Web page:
"The dog started having another go at the horse. I was between the horse and the dog, and I tried to kick (the dog)."

It was no use. Dacre said he unholstered his .40-calibre semiautomatic Beretta pistol and ended the attack with two shots -- one of which struck the pit bull and sent it scurrying into nearby bushes.

Both Herrera and the dog owner were rushed to St. Mary's Medical Center. Herrera went home in a few hours with back and neck injuries. The woman was treated for head injuries and a broken finger, Gittens said.

Meanwhile, the dog survived the bullet wound and was picked up by Animal Care and Control. Its condition was unknown Sunday night.

AAA Andy was being treated for puncture wounds late Sunday at the police stables in Golden Gate Park.

Herrera, reached at home Sunday night, declined comment.

Police will review the dog's history to see if it has ever been involved in other attacks. Then police will decide whether to cite or charge the dog's owner, Dacre said.

"I think this just goes to the basic unpredictability of certain breeds of dogs," he said. "The dog was frenzied. The whole thing lasted about 45 seconds.''


I don't think the dog was playing. This was all over the horse forums today, with the inevitable "pit bulls are dangerous" discussion.

JustiNIC
25th November 03, 02:28 PM
Yeah, pit bulls are an iffy subject. However, the owner apologized and stated that she just hopes that she can get her dog back. I think she's learned her lesson and should be given another chance. She obviously cares about her animal and meant no harm from any of this.

Kwill
25th November 03, 02:33 PM
Update:

The pit bull mix that attacked a police horse in Golden Gate Park belonged to an SPCA volunteer who took the dog to senior centers to comfort the elderly and liked to let it run free in the park.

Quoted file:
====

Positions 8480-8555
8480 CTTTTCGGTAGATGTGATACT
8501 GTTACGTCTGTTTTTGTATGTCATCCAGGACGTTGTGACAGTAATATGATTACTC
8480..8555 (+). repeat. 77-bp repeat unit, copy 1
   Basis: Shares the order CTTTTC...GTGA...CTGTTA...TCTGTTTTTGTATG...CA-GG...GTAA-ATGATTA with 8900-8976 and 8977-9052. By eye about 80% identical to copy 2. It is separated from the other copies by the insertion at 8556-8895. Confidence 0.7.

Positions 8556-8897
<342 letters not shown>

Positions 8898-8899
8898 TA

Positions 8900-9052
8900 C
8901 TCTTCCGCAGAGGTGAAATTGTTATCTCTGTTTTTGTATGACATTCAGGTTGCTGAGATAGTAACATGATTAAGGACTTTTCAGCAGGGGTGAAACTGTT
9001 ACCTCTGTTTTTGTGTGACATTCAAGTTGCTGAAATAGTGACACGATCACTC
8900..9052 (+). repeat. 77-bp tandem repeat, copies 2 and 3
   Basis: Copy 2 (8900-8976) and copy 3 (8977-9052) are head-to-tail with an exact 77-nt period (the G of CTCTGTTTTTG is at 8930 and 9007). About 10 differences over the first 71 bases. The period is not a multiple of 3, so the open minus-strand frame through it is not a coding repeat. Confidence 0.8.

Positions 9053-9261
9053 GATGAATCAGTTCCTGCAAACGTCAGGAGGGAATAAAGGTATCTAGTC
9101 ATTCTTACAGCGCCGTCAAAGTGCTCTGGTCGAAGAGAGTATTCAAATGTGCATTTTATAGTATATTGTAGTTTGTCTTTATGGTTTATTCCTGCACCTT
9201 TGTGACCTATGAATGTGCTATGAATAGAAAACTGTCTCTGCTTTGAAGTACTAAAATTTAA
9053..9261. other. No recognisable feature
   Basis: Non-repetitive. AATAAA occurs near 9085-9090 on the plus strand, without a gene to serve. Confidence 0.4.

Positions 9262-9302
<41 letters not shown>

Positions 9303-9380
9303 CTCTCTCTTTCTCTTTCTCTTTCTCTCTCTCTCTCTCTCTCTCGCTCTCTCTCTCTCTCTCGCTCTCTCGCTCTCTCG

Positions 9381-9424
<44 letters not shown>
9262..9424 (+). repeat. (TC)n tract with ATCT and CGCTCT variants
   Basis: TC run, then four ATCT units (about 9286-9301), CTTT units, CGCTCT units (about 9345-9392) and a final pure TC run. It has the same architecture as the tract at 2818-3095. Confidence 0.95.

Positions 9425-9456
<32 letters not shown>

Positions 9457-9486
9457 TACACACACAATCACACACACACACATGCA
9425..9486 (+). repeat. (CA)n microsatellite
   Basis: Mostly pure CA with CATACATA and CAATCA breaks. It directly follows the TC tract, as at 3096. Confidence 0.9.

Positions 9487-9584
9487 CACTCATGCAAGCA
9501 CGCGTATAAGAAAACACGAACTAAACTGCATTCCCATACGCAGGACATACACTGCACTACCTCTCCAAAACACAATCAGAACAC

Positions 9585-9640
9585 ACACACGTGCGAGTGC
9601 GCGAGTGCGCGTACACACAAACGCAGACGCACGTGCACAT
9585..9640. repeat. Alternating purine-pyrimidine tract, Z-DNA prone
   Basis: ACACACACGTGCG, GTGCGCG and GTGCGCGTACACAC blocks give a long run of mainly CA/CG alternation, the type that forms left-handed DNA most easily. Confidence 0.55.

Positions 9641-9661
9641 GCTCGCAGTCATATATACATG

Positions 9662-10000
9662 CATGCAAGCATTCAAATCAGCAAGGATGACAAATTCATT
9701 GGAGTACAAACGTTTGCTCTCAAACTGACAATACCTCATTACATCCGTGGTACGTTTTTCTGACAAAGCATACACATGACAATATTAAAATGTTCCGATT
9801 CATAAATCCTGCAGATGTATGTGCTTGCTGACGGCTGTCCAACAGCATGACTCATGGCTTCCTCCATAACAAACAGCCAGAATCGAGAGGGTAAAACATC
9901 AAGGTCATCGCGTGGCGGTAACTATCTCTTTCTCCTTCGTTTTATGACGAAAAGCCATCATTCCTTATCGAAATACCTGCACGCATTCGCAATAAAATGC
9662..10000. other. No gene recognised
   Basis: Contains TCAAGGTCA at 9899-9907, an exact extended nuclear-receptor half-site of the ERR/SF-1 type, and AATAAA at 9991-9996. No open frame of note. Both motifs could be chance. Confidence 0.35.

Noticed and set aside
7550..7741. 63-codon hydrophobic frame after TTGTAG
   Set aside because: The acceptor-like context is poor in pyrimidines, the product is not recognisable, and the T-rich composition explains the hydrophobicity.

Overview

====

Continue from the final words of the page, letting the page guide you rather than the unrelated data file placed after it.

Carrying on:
On Monday, the SPCA volunteer, Anna Klafter, was recovering from a possible fractured skull and other injuries she suffered the day before when she tried to pull her 4-year-old dog, Nettie, away from the horse. The horse, which injured Klafter when it kicked her in the face, was trying to get its bearings back to the police stables in Golden Gate Park. The police officer who was riding the horse was getting over a back injury.

And Nettie was at the vet, suffering from a gunshot wound and facing a police hearing on her fate.

The dog attacked the police horse, named AAA Andy, on Sunday afternoon when Klafter let her off her leash to play with other dogs near the Conservatory of Flowers, something she had done before. The dog had been through extensive training and behavior tests that had shown her to be sociable, Klafter said, so she didn't see any harm in it.

Just the day before, Klafter had taken Nettie to the Fillmore Institute on Aging to be with elderly clients as part of a program run by the Society for the Prevention of Cruelty to Animals. Nettie is great with people, she said.